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The National Survey on Drug Use and Health (NSDUH) generates state-level estimates for 23 measures of substance use and mental health problems for four age groups: the entire state population over the age of 12 (12+); individuals age 12 to 17; individuals age 18 to 25; and individuals age 26 and older (26+). Since state estimates of substance use and abuse were first generated using the combined 2002 2003 NSDUHs and continuing until the most recent state estimates based on the combined 2005 2006 surveys, Massachusetts has ranked among the 10 States with the highest rates of the following measures (Table 1):
|Past Month Illicit Drug Use||12-17, 18-25|
|Past Month Marijuana Use||12+, 12-17, 18-25|
|Past Year Marijuana Use||12+, 18-25|
|Least Amount of Perception of Risk Associated with Smoking Marijuana Once a Month||All Age Groups|
|Past Month Use of an Illicit Drug Other than Marijuana||18-25|
|Past Year Cocaine Use||12+, 18-25, 26+|
|Past Month Alcohol Use||26+|
|Least Perception of Risk Associated with Having Five or More Drinks of an Alcoholic Beverage Once or Twice a Week||12+, 12-17, 26+|
Abuse and Dependance
Questions in NSDUH are used to classify persons as being dependent on or abusing specific substances based on criteria specified in the Diagnostic and Statistical Manual of Mental Disorders, 4th Edition (DSM-IV) (American Psychiatric Association, 1994).
Rates of past year drug dependence in Massachusetts have generally been above the national rates for all survey years, and among the group age 18 to 25 have consistently been amongthe highest in the country (Chart 1).
Rates of past year alcohol abuse have also generally been at or above the national rates, with the exception of the 12 to 17 age group which has generally been at or below the national rate (Chart 2).
Substance Abuse Treatment Facilities
According to the National Survey of Substance Abuse Treatment Services (N-SSATS),3 the number of treatment facilities in Massachusetts has decreased from 352 in 2002, to 312 in
2006. The most recent N-SSATS survey showed that the majority of facilities were private nonprofit (250 or 80%), and another 49 facilities (16%) were private for-profit. Although facilities may offer more than one modality of care, in 2006 the majority of facilities (207 or 66%) offered some form of outpatient treatment. An additional 127 facilities (41%) offered some form of residential care, 58 facilities offered an opioid treatment program, and 276 physicians and 73 treatment programs were certified to provide buprenorphine treatment for opiate addiction.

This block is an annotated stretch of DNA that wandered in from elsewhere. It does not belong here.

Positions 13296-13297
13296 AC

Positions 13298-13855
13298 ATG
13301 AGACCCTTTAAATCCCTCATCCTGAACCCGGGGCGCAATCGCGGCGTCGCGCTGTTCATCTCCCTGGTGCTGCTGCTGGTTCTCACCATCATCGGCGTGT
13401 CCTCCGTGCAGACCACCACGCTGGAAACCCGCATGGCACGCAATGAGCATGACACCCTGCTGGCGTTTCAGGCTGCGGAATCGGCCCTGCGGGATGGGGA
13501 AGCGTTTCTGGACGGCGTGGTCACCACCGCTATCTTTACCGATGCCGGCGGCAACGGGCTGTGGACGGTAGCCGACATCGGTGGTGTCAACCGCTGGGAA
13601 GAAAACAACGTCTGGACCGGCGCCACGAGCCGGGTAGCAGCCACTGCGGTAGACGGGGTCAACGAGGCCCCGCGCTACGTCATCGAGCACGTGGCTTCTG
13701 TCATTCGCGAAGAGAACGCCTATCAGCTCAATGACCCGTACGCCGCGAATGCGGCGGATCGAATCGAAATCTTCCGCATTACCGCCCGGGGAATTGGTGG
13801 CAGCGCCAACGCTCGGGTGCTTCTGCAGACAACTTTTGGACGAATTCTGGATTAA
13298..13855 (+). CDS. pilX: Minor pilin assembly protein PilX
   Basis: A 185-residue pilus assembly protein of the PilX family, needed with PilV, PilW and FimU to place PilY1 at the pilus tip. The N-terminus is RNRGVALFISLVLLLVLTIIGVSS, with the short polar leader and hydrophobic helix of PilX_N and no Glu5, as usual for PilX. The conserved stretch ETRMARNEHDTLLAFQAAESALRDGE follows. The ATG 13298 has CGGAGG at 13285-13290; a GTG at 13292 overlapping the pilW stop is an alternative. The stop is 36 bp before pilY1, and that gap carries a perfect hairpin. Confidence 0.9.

In 2006, 67 percent of all facilities (209) received some form of Federal, State, county, or local government funds, and 179 facilities (57%) had agreements or contracts with managed care organizations for the provision of substance abuse treatment services.
State treatment data for substance use disorders are derived from two primary sources'an annual one-day census in N-SSATS and annual treatment admissions from the Treatment Episode Data Set (TEDS).4 The 2006 N-SSATS survey showed that Massachusetts had an one-day total of 39,065 clients in treatment, the majority of whom (34,904 or 89%) were in outpatient treatment. Of the total number of clients in treatment on this date, 1,890 (5%) were under the age of 18.
Chart 3 shows the percent of admissions mentioning particular drugs or alcohol at the time of admission.5 Across the last 15 years, there has been a steady decline in the number of admissions mentioning alcohol (82% vs. 55%) and cocaine (48% vs. 33%). Concomitantly, there have been increases in the percent of admissions mentioning heroin (27% vs. 48%) and opiates other than heroin (2.4% vs. 13%).
Across the years for which TEDS data are available, Massachusetts has seen a substantial shift in the constellation of problems present at treatment admission (Chart 4). Alcohol-only admissions have declined from 29 percent of all admissions in 1992, to 19 percent in 2006. Concomitantly, drug-only admissions have increased from 18 percent in 1992, to 45 percent in 2006.
Unmet Need For Treatment
NSDUH defines unmet treatment need as an individual who meets the criteria for abuse of or dependence on illicit drugs or alcohol according to the DSM-IV, but who has not received specialty treatment for that problem in the past year.
Rates of unmet drug treatment need for all age groups and across all survey years have generally been above the national rates; however, the rates for the age group 18 to 25 have consistently been among the highest in the country (Chart 5).
Similarly, rates of unmet alcohol treatment need have been above the national rates for all age groups and across all survey years (Chart 6).